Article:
In creative writing, how do you know if the pace of your writing is too slow or too fast? How do you find the right rate for your story to unfold?

  • Do you mean, how much you write every day, or how fast you pace your story?
    – user5645
    Commented Apr 1, 2016 at 7:07
  • How fast to pace your story @what Commented Apr 1, 2016 at 7:13

2 Answers 2


I have never felt that the pacing was wrong in any book I read.

I have read books that contained boring parts that I skipped; for example, lengthy backstory, especially the worldbuilding backstory in fantasy, or endless rumination on the part of the characters in a love story. I am interested in the protagonists and what they do, so everything that is not relevant to that is boring to me and I skip it. But I never felt that these parts were too slow, only that these parts were not relevant to (my perception) of the story: for example, I don't need to know the pantheon of a fictional world to understand the motivation of the hero; I don't need a detailed description of every room in which the hero fights for his life; and I want to be allowed to have my own thoughts and emotions about a romance that I witness, not be forced to slavishly follow every anxiety of the heroine.

So, when I read, I feel that the pacing is right when the writer only writes what is really relevant to the story.

When I write, I don't care about pacing at all. I follow the story as it unfolds. When the hero is relaxed and has time to look around, I let her look around. When the hero needs to think about something, I let her think. When the hero wants to do something, I let her do it. And when she does something, I describe what she does, and not what she would have seen had she been relaxed. When she's relaxed and doing nothing, I don't describe the idling of her mind.

I feel, the pacing (whatever that is) of the story is right, if you get into your story and feel what it is about at any given moment. And write that.

If you write a children's book, become the child and go through the story as the child, looking at, experiencing, and behaving as a child would – and your pacing will be appropriate for a children's book. If you write an action thriller, get yourself into that dangerous situation and "see" what you would see if you had to fight for your survival. And so on. Let your story tell you what it needs, or rather, get into your story, become your protagonist, and feel what is going on and describe that. Do not describe what a bystander would see, or someone who is unaware of what is going on.

When I ask you to follow your story, I don't mean the chronology of the observable events. Think of the beginning of Chuck Palahniuk's Fight Club: the protagonist-narrator has a loaded gun put in his mouth. Definitely a moment that in the average action thriller is "fast paced". Yet, the moment is "paused" and the story continues somewhere in the past that led up to this moment, before the rest of the moment is allowed to unfold. Thinking in terms of "pacing", Palahniuk breaks the pace. But does it feel wrongly paced to the reader? Not to me.

When I tell you to follow your story, I mean the opposite of looking on from outside and narrating it as a chronicler would. The logic of a story is not necessarily chronological. You are the logic of your story. You are its organizing principle. Usually you will not even understand what your story is about, rationally, completely, but you will have a strong and definite visceral feeling for what the story is. So trust your intuition and let the story unfold as it will.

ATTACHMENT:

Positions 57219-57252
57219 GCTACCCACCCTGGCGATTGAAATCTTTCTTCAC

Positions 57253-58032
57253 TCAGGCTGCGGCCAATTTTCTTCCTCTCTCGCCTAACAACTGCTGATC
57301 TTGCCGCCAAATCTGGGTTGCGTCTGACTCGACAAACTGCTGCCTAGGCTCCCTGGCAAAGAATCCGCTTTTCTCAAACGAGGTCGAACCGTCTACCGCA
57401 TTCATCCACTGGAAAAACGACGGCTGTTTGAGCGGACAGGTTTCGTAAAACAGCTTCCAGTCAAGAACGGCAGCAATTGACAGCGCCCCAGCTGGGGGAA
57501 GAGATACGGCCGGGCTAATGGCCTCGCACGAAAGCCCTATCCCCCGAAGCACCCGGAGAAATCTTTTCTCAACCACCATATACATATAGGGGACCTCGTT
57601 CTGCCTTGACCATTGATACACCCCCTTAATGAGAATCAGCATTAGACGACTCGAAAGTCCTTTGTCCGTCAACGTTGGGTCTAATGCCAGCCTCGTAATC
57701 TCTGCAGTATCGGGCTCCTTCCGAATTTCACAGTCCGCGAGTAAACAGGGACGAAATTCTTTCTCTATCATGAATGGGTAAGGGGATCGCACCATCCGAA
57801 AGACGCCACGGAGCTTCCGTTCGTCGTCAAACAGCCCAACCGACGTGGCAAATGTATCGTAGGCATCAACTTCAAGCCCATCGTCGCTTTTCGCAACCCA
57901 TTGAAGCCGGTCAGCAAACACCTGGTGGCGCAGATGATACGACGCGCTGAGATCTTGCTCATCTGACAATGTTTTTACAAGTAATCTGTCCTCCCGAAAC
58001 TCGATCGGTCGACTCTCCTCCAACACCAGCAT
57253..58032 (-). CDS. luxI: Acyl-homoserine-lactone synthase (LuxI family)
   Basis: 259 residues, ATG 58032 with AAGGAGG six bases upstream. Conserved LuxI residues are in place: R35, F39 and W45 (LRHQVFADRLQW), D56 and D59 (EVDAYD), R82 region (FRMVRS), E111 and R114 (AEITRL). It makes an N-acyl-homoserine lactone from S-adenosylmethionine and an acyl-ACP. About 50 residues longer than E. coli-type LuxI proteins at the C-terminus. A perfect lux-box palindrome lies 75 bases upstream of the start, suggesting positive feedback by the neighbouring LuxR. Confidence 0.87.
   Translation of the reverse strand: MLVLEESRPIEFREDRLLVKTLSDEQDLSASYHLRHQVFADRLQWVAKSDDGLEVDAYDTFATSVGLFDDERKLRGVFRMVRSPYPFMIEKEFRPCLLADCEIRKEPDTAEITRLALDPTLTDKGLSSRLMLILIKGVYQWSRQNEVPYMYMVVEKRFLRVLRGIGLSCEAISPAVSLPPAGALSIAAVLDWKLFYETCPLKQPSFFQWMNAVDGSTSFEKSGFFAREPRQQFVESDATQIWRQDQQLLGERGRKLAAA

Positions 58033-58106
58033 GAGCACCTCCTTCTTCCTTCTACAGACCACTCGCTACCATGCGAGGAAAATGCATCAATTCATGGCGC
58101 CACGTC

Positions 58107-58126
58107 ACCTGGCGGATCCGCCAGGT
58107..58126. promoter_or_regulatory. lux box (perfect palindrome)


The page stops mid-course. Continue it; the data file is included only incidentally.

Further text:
The pacing will be right if you don't interfere.


There is definitely a sweet spot between too fast and too slow, and if you find it, you may have commercial success.

This is a separate issue from the length of the book, which incorporates a whole different set of variables.

Symptoms your book is progressing too quickly:

  1. There is a lack of character development: Characters appear without background. They may have new powers without an explanation. They progress in relationships in an unbelievable fashion.

  2. The story is choppy: How did we get from A to B? Where did Cassandra go? Now we're fighting dragons; how'd we get past the goblins?

  3. The average reader might zone out a few seconds here and there. Do they get jarred and jostled around? Meaning, does action build, or does it explode without warning?

  4. Time gaps are necessary from scene to scene in most books, but books moving too quickly with timeline will leave the reader with the sense of How did that happen?

Symptoms your book is moving too slowly:

  1. You write a chapter without any dialogue.

  2. You write a chapter getting you no closer to your climax. People who spend money on fiction want to be entertained more so than informed. Ideally you can do both, but one must be cautious about information dumps.

  3. Your introductory chapters are longer than your average chapter. This will usually work itself out in the editing process, but our tendencies as writers is to show how clever we are at Worldbuilding.

  4. You find rereading your book boring and tedious. You may eventually get sick of it as you get into query, and you've now done 3-5 rounds of complete edits, but boring? There is nothing wrong with saying, "This chapter sucks," and deleting it. Try it; it's fun.

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